One of the more interesting numbers kicking around in Washington these days involves the Biden administration’s proposal to double the size of the Internal Revenue Service staff over the next decade and to bulk up the IRS’ computer and data-collecting capabilities.

The proposal’s backers claim that it will produce a private-equity-like 400 percent return for taxpayers over its first 10 years — $316 billion of revenue compared with $79 billion of costs.

As you can see from looking at page 16 of this Treasury report, the first two years show losses, but then gains start, and rise rapidly.

For the last year covered by the report, 2031, the projected return is about 540 percent, up from about 470 percent in 2030. Gains would presumably continue rising in future years.

As someone who realizes that Washington is a hotbed of fantasy finance, my initial reaction was to laugh.

My second reaction was to compare the bulk-up-the-IRS idea with examples of Washington numerical nonsense that we’ve seen over the years. These include the right-wing thesis that big tax cuts more than pay for themselves by stimulating economic activity, which they don’t; and the left-wing Modern Monetary Theory, which I call the Magic Money Theory, that federal budget deficits don’t matter because the government can create as many dollars as it needs without any adverse consequences.

My third — and grown-up — reaction was to take a serious look at the proposal, especially because the IRS is in the news a lot these days because it’s been distributing stimulus payments and child tax credits to millions of households, not just collecting taxes

What I saw is that even though the numbers that the Treasury uses to project profits are the result of assumptions built on assumptions, restoring the IRS to something resembling its former state is a good idea. Regardless of whether you buy the 400 percent return story.

Here are some reasons I think this way, based on my experience of writing about companies and some very rich people that have played endless tax games.

I’ve been enraged for years watching the shameless maneuvers of some big-time U.S. corporations (including Amazon, led until recently by Washington Post owner Jeff Bezos) that let them avoid paying taxes to our country, which is the place in which they were founded and that made their success possible. The same holds true for some individual tax-dodging billionaires who have prospered because of the freedoms and protections that our country offers.

So I figure that anything that might shame tax avoiders who squeeze through loopholes and also scare tax evaders (who by definition are breaking the law) would be good for our country. If taxpayers come out way ahead financially, that’s a bonus. It’s not a requirement.

Anyone who pays attention knows that the IRS staff has been shrinking for years, that it’s almost impossible for an average person to get IRS people on the phone to answer questions, and that the IRS back-office is a total mess. All this ought to be fixed, regardless of whether it produces financial gains for taxpayers.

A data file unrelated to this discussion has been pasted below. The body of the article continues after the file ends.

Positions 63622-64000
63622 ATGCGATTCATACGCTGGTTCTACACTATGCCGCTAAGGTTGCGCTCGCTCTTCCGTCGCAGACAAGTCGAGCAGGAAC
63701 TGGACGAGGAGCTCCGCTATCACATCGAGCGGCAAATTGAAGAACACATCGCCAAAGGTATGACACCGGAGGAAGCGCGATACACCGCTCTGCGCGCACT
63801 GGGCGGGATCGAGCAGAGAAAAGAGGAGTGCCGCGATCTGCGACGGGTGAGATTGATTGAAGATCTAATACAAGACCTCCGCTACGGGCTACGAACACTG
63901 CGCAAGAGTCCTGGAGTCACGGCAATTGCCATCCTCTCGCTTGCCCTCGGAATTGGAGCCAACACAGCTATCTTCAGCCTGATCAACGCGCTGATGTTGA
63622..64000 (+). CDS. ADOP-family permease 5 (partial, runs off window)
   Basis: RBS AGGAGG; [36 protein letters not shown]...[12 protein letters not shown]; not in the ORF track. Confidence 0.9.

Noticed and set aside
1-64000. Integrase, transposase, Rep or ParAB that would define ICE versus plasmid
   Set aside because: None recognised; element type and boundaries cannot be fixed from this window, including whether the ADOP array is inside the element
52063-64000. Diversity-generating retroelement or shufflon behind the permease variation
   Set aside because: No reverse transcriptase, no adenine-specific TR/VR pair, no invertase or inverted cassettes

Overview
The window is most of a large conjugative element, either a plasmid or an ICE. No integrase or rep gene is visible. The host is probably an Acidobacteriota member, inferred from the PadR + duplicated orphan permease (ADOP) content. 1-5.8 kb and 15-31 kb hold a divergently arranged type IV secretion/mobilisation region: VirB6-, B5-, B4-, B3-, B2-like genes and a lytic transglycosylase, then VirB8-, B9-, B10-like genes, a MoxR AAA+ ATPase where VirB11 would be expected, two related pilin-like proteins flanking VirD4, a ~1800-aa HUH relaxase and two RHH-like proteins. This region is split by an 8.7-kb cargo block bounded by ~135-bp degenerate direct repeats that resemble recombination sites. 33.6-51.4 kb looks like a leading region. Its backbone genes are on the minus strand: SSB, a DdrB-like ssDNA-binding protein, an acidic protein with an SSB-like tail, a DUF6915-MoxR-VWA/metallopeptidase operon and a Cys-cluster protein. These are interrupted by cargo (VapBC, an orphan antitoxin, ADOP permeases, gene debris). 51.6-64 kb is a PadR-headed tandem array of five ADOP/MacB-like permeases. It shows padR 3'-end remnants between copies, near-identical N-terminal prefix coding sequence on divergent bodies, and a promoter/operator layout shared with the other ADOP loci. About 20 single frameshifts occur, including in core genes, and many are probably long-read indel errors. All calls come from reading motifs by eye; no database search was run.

What I hadn’t realized until I delved into the Treasury’s May report was how much IRS audits of big companies — those with more than $20 billion of assets — have fallen in recent years.

In 2010, according to the report, 98 percent of tax returns filed by those companies were audited. By 2018, it had fallen to 49 percent. I assume that the numbers were even smaller for 2019 and 2020.

You’ve got to figure that having more audits of these big companies — and having the companies know that they’ll be audited annually by well-trained IRS staffers — has to increase tax revenue by decreasing gameplaying.

Please note that I’m not demonizing “the rich” — which the Biden administration defines as households with more than $400,000 of annual income — or big business. I’m just trying to apply some common sense to the mess at the IRS.

I asked the Treasury how — if Biden’s proposal is adopted — we’d ever know if it’s coming close to meeting the projected returns.

The answer, from Treasury senior spokesman John Rizzo: “Americans will be able to see audit rates among top earners increasing, instead of declining as they have for decades. Providing additional review of those who earn income in opaque ways will ensure those at the very top pay the taxes they owe, just like American workers do.”

It’s not clear how much of Biden’s proposal, if any, will go into effect because many Republicans are speaking out against it.

Forgive my cynicism, but I think that Republicans are opposing the IRS fix to play up to big companies and ultrarich people who are tax-averse, just as the Biden administration is playing up to liberals by using the word “evasion” a lot and saying that beefing up the IRS is “progressive” because it will affect only big companies and “the rich.”

I hope that the IRS gets invigorated and that the profit projections turn out to be reasonably accurate.

I also hope that a better-equipped IRS will let average people get something resembling decent customer service.

And finally, I hope that the combination of a better-equipped and better-staffed IRS and fear of public shaming (such as recent ProPublica stories about some billionaires’ tax avoidance) will change the way that big companies and ultrawealthy tax-dodgers behave.

Those changes would be a lot more valuable to our country, financially and socially, than any profits that taxpayers might get from a beefed-up IRS.